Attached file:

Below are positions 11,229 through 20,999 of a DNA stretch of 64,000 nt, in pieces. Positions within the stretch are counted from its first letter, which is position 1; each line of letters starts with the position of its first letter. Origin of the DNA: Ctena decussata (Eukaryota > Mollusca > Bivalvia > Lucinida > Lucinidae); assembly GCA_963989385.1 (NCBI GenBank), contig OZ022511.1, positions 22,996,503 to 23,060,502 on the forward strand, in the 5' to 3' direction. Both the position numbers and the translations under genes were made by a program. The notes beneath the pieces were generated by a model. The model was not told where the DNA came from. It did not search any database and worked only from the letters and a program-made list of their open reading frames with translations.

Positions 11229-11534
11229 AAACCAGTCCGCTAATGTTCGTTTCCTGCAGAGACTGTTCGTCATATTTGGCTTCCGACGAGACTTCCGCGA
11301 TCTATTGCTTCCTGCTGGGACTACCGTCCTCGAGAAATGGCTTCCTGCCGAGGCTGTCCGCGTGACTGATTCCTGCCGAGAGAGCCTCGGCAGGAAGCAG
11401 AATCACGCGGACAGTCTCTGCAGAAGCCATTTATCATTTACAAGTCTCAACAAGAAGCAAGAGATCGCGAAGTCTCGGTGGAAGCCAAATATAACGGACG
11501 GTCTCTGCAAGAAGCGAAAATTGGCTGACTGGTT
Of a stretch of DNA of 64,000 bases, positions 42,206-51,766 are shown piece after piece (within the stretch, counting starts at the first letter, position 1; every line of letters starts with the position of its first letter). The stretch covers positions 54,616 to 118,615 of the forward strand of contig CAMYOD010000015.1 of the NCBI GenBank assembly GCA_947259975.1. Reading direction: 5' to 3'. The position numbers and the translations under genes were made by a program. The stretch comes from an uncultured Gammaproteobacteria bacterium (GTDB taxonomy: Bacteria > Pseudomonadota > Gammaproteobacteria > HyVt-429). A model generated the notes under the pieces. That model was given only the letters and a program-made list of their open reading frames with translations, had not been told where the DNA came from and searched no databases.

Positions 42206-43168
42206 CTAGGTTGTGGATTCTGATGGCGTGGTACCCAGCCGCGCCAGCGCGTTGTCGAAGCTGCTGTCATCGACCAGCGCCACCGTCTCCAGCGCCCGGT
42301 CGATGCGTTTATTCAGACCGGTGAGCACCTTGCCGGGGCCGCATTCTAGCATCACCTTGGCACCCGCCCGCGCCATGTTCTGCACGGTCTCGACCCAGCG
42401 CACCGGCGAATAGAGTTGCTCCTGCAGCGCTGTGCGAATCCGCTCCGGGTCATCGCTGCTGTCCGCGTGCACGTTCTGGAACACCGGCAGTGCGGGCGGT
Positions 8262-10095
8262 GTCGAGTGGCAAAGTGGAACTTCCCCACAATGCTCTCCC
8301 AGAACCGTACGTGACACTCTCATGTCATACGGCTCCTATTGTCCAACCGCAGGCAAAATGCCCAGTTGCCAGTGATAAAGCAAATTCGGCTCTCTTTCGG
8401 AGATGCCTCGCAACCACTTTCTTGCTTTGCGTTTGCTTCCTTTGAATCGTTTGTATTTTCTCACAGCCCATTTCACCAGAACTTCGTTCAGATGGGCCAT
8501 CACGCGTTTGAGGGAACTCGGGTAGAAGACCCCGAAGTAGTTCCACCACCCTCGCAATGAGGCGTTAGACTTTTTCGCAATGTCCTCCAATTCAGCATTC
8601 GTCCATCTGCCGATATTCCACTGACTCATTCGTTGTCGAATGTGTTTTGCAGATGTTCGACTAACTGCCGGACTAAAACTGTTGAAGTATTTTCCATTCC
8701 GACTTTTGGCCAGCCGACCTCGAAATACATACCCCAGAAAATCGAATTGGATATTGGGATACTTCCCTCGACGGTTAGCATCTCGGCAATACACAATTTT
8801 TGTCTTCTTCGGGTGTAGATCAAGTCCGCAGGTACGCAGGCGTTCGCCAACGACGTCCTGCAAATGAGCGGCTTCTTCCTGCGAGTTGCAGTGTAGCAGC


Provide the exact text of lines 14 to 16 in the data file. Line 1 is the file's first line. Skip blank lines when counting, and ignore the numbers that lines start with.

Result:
8301 AGAACCGTACGTGACACTCTCATGTCATACGGCTCCTATTGTCCAACCGCAGGCAAAATGCCCAGTTGCCAGTGATAAAGCAAATTCGGCTCTCTTTCGG
8401 AGATGCCTCGCAACCACTTTCTTGCTTTGCGTTTGCTTCCTTTGAATCGTTTGTATTTTCTCACAGCCCATTTCACCAGAACTTCGTTCAGATGGGCCAT
8501 CACGCGTTTGAGGGAACTCGGGTAGAAGACCCCGAAGTAGTTCCACCACCCTCGCAATGAGGCGTTAGACTTTTTCGCAATGTCCTCCAATTCAGCATTC